PT Bank Mandiri, Indonesia’s largest bank by assets, plans to list its Islamic finance unit in 2020 as demand for Shariah-compliant products surges in the world’s most populous Muslim-majority nation.
PT Bank Mandiri Syariah may sell shares in an initial public offering as it wants to expand the business to meet growing demand for Shariah banking products, Mandiri’s president director Kartika Wirjoatmodjo said in a recent interview in Jakarta. The Islamic bank is seeing 16% to 17% growth in savings, triple the pace at conventional banks, he said.
Shariah financing accounts for just about 5% of Indonesia’s banking assets as its growth is constrained by a lack of investment products. Authorities are nudging commercial banks to widen the pool of Shariah-compliant products for the nation’s more than 260mn people and the government is aiding the efforts by selling sovereign sukuk.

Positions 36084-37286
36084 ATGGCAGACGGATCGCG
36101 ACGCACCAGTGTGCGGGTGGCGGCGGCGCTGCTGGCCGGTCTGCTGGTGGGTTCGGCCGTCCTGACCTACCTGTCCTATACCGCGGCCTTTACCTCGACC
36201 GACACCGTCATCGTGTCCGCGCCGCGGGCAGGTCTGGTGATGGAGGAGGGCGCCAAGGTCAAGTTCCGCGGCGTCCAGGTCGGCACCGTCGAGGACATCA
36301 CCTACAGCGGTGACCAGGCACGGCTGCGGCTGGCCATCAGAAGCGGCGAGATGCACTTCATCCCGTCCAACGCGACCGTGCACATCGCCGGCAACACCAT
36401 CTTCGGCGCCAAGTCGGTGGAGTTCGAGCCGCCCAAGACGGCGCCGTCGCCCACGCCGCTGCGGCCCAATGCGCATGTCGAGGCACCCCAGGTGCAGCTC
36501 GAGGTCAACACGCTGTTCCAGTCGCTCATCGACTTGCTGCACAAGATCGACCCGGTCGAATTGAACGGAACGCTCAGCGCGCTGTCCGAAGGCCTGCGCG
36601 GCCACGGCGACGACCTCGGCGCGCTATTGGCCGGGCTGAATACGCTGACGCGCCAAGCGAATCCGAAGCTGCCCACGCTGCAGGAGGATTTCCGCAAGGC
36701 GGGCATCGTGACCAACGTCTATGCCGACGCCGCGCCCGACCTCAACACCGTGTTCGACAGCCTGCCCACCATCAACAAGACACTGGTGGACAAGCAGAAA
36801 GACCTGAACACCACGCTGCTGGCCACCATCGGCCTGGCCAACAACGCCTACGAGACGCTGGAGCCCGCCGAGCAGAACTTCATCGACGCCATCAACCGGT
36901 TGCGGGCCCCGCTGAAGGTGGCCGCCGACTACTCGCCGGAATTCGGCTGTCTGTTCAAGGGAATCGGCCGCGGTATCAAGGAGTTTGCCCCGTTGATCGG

“The growth in people who want to put their savings in Islamic products is actually huge,” Wirjoatmodjo said. “But the challenge is that asset products are still limited.”
With assets of about 93tn rupiah ($6.4bn), Mandiri Syariah is Indonesia’s largest Islamic finance company and Wirjoatmodjo expects the pool to top 100tn rupiah by the end of this year. Total assets at Indonesian Shariah banks were 426tn rupiah at the end of May, compared with 7,673tn rupiah for conventional banks, data from the Financial Services Authority show.
Mandiri Syariah is tweaking its conventional banking products such as mortgages and car loans to make them Shariah-compliant and focusing on gold pawning in addition to exploring financing of infrastructure projects and state-owned electricity producer PT Perusahaan Listrik Negara, Wirjoatmodjo said.
The Indonesia Shariah Stock Index, consisting of stocks considered Shariah-compliant, is down 5% this year after advancing 29% in the previous two years.